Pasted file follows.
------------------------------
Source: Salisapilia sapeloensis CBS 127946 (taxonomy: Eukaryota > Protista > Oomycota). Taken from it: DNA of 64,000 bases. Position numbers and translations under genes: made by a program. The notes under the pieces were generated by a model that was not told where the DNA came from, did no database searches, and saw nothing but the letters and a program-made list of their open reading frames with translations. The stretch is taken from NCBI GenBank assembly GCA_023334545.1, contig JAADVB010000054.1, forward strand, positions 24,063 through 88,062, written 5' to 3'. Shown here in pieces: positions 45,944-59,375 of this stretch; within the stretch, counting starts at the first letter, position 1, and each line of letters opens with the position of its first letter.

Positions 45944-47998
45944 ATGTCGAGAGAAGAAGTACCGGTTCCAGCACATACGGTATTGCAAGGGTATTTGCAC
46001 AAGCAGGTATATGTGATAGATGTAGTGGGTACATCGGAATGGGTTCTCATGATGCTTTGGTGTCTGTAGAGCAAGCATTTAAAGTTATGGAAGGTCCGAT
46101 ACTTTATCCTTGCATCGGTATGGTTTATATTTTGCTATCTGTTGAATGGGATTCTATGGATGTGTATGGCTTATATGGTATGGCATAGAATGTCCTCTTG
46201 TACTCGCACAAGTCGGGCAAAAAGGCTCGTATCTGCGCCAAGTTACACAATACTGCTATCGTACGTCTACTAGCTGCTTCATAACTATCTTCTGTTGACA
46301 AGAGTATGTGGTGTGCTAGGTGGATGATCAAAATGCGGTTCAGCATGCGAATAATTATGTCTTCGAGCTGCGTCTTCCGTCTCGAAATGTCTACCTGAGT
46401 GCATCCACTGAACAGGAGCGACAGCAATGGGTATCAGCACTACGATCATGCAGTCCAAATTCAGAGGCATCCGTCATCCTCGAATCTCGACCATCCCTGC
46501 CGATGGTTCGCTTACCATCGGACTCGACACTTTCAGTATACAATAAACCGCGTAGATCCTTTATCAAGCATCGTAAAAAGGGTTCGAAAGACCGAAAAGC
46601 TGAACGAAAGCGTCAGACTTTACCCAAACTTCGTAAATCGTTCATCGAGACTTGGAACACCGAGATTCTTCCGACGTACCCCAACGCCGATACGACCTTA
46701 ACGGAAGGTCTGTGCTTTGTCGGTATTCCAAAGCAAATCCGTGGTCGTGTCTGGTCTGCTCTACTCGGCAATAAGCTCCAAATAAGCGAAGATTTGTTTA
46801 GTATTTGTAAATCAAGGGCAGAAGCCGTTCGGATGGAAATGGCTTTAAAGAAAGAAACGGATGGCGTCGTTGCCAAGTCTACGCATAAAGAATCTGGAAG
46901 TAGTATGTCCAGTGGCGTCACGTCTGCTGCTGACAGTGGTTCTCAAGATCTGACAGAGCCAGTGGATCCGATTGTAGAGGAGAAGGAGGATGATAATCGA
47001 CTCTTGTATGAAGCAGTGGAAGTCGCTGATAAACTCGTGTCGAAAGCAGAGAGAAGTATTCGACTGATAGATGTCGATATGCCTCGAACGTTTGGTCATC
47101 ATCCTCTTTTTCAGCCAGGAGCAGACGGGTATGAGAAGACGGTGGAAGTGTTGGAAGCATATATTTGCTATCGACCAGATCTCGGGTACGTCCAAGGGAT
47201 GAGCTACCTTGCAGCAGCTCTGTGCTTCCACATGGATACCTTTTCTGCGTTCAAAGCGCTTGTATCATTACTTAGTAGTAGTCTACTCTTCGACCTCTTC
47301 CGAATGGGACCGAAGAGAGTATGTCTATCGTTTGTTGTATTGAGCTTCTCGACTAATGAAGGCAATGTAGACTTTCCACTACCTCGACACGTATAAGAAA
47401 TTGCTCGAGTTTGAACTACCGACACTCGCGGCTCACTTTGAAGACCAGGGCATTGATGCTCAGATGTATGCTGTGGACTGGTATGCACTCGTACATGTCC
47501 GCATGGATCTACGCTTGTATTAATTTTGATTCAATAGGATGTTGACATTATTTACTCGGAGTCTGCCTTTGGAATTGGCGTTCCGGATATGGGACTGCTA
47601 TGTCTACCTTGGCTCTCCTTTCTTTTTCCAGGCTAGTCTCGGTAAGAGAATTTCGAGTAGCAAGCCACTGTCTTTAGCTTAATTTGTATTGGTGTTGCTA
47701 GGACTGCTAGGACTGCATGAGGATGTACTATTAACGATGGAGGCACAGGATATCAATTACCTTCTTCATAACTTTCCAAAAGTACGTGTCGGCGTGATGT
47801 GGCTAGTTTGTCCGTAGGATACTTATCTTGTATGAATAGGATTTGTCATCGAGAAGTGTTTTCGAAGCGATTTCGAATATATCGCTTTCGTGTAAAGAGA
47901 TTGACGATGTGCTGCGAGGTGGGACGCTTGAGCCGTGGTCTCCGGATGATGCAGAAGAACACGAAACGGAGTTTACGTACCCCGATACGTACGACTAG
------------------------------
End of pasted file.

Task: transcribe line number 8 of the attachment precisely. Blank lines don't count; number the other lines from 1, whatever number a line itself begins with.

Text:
46401 GCATCCACTGAACAGGAGCGACAGCAATGGGTATCAGCACTACGATCATGCAGTCCAAATTCAGAGGCATCCGTCATCCTCGAATCTCGACCATCCCTGC